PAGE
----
• The Inside Line

Weighing in on fat drivers

Kate Walker October 11, 2013
Nico Hulkenberg's future has been the centre of speculation due to his weight © Sutton Images
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The first time I set foot in an F1 paddock, I was taken aback by the drivers' physical presence. Despite standing only 5'4" without my heels, and wearing a size 12, I felt like a giant and a heifer next to any of the race-suited lovelies you could care to mention.

While Mark Webber and Nico Hulkenberg are tallish, all of the men who look to be a normal size on television are virtual wraiths in real life. Even Michael Schumacher, who was known in his career for his physical strength and devotion to fitness, looked as though a strong breeze might see him float away.

That was in 2010, and all of those drivers still in the paddock are now shadows of their former selves, forced to lose weight as they gain muscle thanks to the inconvenience of being the fleshy non-aerodynamic component ruining the designers' dreams of the perfect race car.

Webber recently tweeted that he hadn't had a solid meal in five years. It's not as much of a joke as it appeared online - in the paddock, the Australian driver is more likely to be seen sucking down a protein-powered smoothie than he is tucking into a poached chicken breast with steamed veg. Mmm, delicious.

Last week in Korea the drivers were arguing for an increase in next year's weight limit. FIA rules mandate a maximum weight for car and driver together, and thanks to heavier-than-expected power units, lighter drivers will have the edge in 2014. But an increase in the weight limit would not help F1's 'porkers' even if it were agreed - with the car always king, designers would use the increased weight somewhere on the vehicle, and not give it to the fleshy inconvenience behind the wheel.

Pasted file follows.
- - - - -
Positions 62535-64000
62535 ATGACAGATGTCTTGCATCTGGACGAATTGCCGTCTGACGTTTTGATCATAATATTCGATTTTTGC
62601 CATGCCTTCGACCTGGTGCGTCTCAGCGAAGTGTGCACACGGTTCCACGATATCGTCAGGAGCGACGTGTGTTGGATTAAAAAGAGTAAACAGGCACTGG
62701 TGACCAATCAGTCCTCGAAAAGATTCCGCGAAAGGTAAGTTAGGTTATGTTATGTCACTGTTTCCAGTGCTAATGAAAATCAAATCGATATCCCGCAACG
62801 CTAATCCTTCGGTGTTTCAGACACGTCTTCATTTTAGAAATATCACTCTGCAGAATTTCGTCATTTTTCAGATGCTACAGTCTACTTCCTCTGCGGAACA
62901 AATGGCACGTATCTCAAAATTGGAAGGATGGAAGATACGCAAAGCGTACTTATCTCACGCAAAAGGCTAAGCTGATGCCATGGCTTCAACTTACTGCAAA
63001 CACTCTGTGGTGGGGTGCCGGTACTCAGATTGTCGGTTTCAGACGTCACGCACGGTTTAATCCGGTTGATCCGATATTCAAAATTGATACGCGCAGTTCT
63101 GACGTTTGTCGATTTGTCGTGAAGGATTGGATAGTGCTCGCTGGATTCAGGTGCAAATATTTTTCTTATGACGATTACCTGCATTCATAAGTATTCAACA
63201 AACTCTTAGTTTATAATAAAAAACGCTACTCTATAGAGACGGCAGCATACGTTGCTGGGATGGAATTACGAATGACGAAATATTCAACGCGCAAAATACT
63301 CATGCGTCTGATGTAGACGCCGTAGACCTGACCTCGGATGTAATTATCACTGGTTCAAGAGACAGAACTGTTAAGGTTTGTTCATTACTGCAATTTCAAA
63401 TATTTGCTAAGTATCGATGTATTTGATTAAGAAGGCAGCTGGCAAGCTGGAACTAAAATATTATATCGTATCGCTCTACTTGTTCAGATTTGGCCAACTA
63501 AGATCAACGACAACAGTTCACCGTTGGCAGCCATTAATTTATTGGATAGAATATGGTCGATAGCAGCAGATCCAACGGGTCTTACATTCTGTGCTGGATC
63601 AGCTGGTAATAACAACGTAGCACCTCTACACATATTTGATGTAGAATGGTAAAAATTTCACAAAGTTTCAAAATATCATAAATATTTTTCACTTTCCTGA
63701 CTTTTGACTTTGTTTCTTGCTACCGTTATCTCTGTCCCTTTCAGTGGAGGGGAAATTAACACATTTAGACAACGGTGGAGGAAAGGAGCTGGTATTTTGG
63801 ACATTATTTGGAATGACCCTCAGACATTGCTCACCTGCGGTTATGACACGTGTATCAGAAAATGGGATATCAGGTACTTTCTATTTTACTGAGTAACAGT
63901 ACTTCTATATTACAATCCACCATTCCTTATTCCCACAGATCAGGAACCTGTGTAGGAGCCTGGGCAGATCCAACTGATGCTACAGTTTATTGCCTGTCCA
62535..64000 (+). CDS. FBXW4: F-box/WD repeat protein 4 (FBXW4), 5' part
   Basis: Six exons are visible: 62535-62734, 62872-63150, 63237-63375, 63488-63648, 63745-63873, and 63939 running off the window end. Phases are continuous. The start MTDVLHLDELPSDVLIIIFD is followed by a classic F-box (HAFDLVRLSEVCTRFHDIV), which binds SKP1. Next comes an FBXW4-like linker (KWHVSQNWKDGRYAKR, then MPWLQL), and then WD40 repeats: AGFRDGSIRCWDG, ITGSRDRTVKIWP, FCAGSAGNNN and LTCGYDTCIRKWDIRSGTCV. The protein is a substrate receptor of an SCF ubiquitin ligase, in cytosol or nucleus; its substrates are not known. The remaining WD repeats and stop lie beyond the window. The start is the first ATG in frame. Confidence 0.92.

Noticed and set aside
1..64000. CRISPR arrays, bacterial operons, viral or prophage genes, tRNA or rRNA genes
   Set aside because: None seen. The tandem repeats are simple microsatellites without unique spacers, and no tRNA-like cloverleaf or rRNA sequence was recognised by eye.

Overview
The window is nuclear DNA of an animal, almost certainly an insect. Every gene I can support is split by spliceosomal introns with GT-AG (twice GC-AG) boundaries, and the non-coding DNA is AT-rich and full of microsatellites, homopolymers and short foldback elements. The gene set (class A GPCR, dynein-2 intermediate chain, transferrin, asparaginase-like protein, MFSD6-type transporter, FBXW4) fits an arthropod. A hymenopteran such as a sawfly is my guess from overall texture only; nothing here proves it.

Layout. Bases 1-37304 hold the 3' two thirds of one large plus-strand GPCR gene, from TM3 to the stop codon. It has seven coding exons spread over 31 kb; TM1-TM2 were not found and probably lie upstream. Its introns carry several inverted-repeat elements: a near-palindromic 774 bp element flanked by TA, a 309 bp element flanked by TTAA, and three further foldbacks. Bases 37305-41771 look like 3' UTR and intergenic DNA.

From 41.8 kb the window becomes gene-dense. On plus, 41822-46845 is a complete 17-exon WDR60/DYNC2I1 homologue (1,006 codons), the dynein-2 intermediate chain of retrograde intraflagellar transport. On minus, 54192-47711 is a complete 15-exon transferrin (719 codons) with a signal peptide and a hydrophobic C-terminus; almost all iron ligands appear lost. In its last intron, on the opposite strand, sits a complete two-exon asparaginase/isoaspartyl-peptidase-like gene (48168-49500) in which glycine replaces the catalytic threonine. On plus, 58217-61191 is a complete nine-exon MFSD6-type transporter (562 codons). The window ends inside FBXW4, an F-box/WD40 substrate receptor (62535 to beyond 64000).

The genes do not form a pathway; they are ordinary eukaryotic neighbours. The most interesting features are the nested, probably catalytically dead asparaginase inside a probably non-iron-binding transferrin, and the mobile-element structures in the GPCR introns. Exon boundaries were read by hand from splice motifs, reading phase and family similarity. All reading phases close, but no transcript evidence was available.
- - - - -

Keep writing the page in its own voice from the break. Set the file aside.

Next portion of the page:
Several years ago I wrote for another outlet about the way in which Formula One had somehow managed to avoid the size zero debate that was, at the time, leading to negative media coverage of the worlds of fashion modelling and horse racing, where jockeys often struggle with eating disorders in order to remain competitive. It looks as though F1's size zero moment has come, and it is probable that a number of talented racers will fall by the wayside as a consequence.

F1's biggest problem isn't the FIA-mandated weight limits, nor is it the bulky power units. The problem in the paddock is the enduring attitude that car conquers all. And while driver weight is important, in that every additional kilo costs on lap time, the sense that the man behind the wheel is less important than the sleekness of the machine he pilots is a very unhealthy attitude.

Designers joke that driverless cars would be more aerodynamic, but in every joke there is a kernel of truth. By making light of the human component, by turning the driver into just another rulebook inconvenience that the designers need to accommodate, the drivers become dehumanised, an obstacle to be overcome.

By seeing the driver as a component, not a person, it is easy to blame his additional weight for poor performance, for slower-than-hoped for lap times. And that is very dangerous indeed - while you can shave a few grams off the weight of paint, or use lighter materials to construct a seat or steering wheel, there comes a point at which racing drivers simply can't get any lighter while staying strong enough - both mentally and physically - to safely control a car at high speed.

Before the FIA changes the rulebook, we must first change the attitude. Formula One should be about the fastest, most talented racers in the world. If someone is lean, mean, and quick at a scale-busting 70 kilos, there is no need to ask him to diet. Trim weight from the car before trimming it from the man.

© ESPN Sports Media Ltd.

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Kate Walker is the editor of GP Week magazine and a freelance contributor to ESPN. A member of the F1 travelling circus since 2010, her unique approach to Formula One coverage has been described as 'a collection of culinary reviews and food pictures from exotic locales that just happen to be playing host to a grand prix'.
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Kate Walker is the editor of GP Week magazine and a freelance contributor to ESPN. A member of the F1 travelling circus since 2010, her unique approach to Formula One coverage has been described as 'a collection of culinary reviews and food pictures from exotic locales that just happen to be playing host to a grand prix'.